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I want to say: 'such a strong group', and I'm thinking that this meaning of 'talia' found in the OLD can do this but in all of the examples none of the nouns are modified by an adjective. Does this mean that 'talia' cannot modify nouns modified by adjectives?

Below the ~ stands for 'tal'

3 (pregnantly) Of such an exceptional (good, bad, etc.) sort of character, such (a). ▶ egon non defleam ~em adulescentem? PL. Capt. 140;

nimi’ stulte facis, oculos corrumpis ~is Mer. 501;

qui ‥ cinaedicus〈t〉, qui hoc ~e facere possiet? St. 769;

gnatum ‥ ~i ingenio praeditum TER. An. 98;

tantum laborem capere ob ~em filium! 870;

illis ~ibus uiris ac tam amantibus mei CIC. Clu. 50;

tene hoc, Atti, dicere, ~i prudentia ‥ praeditum! 84;

hic tot et ~ium ciuium squalor Sest. 145;

si esset quicquam cur placeret fratrem et ~em fratrem relinqui Att. 6.9.3;

~i ‥ tempore ludos facere 15.26.1;

ut principes ~em nuntium attulisse ‥ uiderentur CAES. Civ. 1.53.2;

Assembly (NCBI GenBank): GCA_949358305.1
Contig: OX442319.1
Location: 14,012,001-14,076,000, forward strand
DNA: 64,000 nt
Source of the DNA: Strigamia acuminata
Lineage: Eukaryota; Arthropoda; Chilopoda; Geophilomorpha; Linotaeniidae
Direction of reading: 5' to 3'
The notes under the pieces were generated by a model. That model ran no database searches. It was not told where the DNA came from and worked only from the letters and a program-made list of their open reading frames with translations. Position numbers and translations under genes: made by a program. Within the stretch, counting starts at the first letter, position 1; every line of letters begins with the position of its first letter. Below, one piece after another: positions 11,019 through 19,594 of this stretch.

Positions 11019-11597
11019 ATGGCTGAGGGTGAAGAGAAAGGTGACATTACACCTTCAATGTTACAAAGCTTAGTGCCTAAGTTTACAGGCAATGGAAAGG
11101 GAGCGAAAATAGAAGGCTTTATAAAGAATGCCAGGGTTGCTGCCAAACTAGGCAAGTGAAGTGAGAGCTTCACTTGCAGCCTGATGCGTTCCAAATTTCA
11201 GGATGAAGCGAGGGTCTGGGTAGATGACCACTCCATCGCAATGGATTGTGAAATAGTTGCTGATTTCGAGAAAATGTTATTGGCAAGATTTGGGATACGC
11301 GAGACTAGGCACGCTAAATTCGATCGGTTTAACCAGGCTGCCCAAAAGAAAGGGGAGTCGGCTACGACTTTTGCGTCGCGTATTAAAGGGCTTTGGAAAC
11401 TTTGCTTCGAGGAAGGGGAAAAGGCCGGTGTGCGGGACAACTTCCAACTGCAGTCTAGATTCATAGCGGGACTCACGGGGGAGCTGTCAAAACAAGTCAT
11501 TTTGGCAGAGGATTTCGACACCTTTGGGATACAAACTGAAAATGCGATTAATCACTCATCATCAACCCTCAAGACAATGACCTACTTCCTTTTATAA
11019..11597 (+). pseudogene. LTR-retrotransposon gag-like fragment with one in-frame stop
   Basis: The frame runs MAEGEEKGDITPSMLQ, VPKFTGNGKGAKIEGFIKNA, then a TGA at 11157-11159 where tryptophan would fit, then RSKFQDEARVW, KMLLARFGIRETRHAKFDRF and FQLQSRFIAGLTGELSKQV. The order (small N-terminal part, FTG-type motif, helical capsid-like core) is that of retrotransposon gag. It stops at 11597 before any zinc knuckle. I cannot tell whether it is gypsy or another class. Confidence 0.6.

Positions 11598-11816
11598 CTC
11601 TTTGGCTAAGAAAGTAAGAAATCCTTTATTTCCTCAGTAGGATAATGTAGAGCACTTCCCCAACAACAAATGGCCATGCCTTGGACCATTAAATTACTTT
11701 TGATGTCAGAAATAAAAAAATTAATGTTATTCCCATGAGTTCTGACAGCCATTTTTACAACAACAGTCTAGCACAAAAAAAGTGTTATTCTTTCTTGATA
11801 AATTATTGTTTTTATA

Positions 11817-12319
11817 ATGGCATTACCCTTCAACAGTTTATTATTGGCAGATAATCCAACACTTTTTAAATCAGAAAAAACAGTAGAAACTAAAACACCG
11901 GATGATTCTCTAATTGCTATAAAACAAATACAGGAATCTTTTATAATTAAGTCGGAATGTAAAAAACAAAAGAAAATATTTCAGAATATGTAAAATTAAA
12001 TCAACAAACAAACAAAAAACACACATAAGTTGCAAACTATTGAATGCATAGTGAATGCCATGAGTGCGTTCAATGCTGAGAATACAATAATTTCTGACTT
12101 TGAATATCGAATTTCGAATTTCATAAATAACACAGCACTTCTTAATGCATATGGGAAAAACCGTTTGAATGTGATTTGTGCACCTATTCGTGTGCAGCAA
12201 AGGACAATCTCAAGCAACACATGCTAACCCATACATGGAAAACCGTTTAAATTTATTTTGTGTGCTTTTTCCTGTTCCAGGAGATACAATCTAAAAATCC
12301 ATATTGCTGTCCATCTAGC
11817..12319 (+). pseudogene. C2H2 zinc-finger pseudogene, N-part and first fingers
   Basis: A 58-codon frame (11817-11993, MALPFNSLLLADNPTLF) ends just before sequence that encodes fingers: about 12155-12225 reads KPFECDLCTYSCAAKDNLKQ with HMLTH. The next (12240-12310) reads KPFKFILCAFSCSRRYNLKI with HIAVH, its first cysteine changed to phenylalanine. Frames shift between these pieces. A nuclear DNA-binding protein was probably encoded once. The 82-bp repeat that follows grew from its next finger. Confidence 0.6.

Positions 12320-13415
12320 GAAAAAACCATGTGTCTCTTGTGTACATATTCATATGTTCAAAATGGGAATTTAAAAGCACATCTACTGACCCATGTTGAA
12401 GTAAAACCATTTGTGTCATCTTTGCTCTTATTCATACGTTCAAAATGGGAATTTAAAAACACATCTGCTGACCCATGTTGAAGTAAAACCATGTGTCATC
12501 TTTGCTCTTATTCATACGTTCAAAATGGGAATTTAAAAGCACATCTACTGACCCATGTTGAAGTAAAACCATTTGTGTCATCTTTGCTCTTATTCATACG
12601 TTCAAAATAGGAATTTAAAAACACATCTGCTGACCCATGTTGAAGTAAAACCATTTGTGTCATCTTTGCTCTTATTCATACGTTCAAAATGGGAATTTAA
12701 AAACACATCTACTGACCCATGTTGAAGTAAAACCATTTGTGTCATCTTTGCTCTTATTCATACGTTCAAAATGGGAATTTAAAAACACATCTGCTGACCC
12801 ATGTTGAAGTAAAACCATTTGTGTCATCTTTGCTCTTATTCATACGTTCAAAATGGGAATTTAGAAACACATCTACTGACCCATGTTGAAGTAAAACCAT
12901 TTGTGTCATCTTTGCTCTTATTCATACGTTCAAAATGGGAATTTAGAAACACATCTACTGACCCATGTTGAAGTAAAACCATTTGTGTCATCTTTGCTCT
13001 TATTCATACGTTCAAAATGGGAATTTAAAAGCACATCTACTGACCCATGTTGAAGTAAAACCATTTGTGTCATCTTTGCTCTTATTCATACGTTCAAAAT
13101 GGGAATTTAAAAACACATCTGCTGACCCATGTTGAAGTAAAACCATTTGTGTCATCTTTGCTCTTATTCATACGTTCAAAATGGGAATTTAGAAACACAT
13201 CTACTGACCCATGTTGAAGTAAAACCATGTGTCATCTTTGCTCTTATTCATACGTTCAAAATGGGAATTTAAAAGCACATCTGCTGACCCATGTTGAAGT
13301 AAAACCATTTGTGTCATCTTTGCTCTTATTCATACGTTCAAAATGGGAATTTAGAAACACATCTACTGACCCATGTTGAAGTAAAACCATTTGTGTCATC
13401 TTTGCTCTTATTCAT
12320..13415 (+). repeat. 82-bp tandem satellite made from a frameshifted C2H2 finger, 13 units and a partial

tanton me crimine dignum duxisti et ~is uoluisti expendere poenas? VERG. A. 10.669;

postquam cecidisse ~em uirum ‥ animaduertit LIV. 2.20.4;

multis ‥ annis ~e consulum par non fuerat 24.9.7;

nec bene famam eloquentiae Cicero ~i exitu pensauit TAC. Dial. 40.4; Ann. 14.53.

Glare, P. G. W. (Ed.). (2012). Oxford Latin Dictionary (Second Edition, Vol. I & II). Oxford: Oxford University Press.

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If you want to modify an adjective that modifies a noun, the word you need is tam instead of talis.

For example, virgo tam pulchra would be "such a pretty girl". If you use talis instead, the girl is both "pretty" and "such". The word talis only modifies nouns directly, so it can't be used for your purpose.

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  • Thanks I appreciate that.
    – bobsmith76
    Oct 11 at 11:06

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